To build a bridge between Stranraer and Larne, together with all associated links to make it work, would cost £335bn. A tunnel would cost £209bn.
The analysis is based on a bridge similar to Cowi’s Yemen-Djibouti Bridge and a tunnel similar to the Channel Tunnel.
The details are contained in an annex to the Sir Peter Hendy’s Union Connectivity Review, published today*.
In October 2020, Network Rail chairman Sir Peter Hendy was asked by the prime minister to lead a detailed review of how the quality and availability of transport infrastructure across the United Kingdom can support economic growth and improve quality of life.
As part of the review, he was also asked to assess the technical engineering feasibility of constructing a fixed transport link between Great Britain and Northern Ireland. Undertaken as a separate workstream, in March 2021, professors Douglas Oakervee and Gordon Masterton were appointed to lead the study. At the same time, a partnership of Jacobs and COWI was appointed by the Department for Transport to provide independent engineering expertise to the technical advisors.
This report** concludes that it could be done, but it would be crazy to do so.
Or more formally: “Twenty-first century civil engineering technology would make it possible to construct either a bridge or a tunnel between Great Britain and Northern Ireland. A bridge crossing, however, would be the longest span bridge built to date. A tunnel would be the longest undersea tunnel ever built given the limited gradients on which trains can operate, the route it would need to take and the depths it would need to reach. In addition, based on today's technology and safety considerations, a tunnel crossing could only be constructed for railway use.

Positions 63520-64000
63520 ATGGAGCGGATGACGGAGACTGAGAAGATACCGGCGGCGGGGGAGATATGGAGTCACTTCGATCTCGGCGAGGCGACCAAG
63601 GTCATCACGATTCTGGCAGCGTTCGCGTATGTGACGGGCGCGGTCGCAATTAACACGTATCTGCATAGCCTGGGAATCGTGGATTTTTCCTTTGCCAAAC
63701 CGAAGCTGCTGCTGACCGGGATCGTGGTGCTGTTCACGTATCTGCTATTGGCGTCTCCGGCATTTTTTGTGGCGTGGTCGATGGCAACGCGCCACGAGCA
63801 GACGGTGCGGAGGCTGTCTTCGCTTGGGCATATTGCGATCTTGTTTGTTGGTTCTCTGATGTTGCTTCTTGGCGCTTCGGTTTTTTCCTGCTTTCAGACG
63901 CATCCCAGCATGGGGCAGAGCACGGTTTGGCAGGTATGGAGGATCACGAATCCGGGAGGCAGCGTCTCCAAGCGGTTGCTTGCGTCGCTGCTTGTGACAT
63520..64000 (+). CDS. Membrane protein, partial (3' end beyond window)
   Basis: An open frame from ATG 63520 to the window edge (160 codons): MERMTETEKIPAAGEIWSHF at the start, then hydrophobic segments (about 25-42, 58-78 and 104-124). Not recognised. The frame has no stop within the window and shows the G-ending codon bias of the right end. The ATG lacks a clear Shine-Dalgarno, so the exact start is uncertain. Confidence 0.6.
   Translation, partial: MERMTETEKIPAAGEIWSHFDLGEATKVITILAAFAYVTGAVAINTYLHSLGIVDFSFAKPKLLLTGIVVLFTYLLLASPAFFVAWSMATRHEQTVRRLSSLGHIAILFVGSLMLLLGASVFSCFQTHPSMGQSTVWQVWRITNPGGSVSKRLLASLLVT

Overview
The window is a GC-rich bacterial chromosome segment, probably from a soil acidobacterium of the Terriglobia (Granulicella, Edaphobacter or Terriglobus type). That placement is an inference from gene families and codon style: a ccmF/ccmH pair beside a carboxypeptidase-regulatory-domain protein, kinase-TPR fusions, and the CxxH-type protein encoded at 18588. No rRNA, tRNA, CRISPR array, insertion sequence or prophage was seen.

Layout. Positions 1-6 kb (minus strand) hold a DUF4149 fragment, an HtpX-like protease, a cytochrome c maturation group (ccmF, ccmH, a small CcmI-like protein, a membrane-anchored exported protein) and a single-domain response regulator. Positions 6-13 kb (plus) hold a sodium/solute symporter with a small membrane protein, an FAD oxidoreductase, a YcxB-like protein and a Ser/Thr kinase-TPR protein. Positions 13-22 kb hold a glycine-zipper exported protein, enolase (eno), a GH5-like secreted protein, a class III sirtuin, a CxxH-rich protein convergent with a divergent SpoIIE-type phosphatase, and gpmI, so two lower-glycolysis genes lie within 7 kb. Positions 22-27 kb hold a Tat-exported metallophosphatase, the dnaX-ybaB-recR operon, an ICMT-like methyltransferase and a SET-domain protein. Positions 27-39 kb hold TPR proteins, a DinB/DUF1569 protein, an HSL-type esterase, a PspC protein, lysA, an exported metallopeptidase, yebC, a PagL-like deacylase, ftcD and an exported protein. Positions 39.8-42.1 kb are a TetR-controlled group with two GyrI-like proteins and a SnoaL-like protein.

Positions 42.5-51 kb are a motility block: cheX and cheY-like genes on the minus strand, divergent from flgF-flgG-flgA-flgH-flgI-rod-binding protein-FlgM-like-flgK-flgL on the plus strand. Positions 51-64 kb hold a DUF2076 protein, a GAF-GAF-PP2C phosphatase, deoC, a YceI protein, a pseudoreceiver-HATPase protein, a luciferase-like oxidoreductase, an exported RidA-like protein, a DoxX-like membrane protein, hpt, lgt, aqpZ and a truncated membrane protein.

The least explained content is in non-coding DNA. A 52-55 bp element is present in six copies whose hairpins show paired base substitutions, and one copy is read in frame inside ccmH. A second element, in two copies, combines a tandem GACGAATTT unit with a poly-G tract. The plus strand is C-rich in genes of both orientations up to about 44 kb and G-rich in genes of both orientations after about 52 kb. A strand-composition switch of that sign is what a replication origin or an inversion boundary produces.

“The indicative cost estimate for the full route, including optimism bias (at P95), is £335bn for a bridge crossing and £209bn for a tunnel crossing. The bridge or tunnel, and the associated very significant works on either side for a railway and possibly for roads would take a very long time. Planning, design, parliamentary and legal processes, and construction would take nearly 30 years before the crossing could become operational, even given a smooth passage of funding and authority to proceed.
“Whilst the economic and social effects would be transformational, the costs would be impossible to justify.”
Sir Peter Hendy concludes: “Future transport technological advances, particularly autonomous vehicles, could allow for different tunnel and bridge designs, which could enable the construction of a fixed transport link and approaches at a lower cost. For now, though, the benefits could not possibly outweigh the costs to the public purse. It is therefore my recommendation to government that further work on the fixed link should not progress beyond this feasibility study.”
So was the whole exercise a waste of time and money? Sir Peter Hendy doesn’t thinks so.
“Despite my recommendation, I am clear that this was an excellent question to ask,” he says. “For many decades, politicians and engineers have debated this proposal, but have done so without the evidence to show whether it was possible and, if so, what it would take to do it. This is the first comprehensive, conclusive study on the subject since the idea was first mooted over 150 years ago.”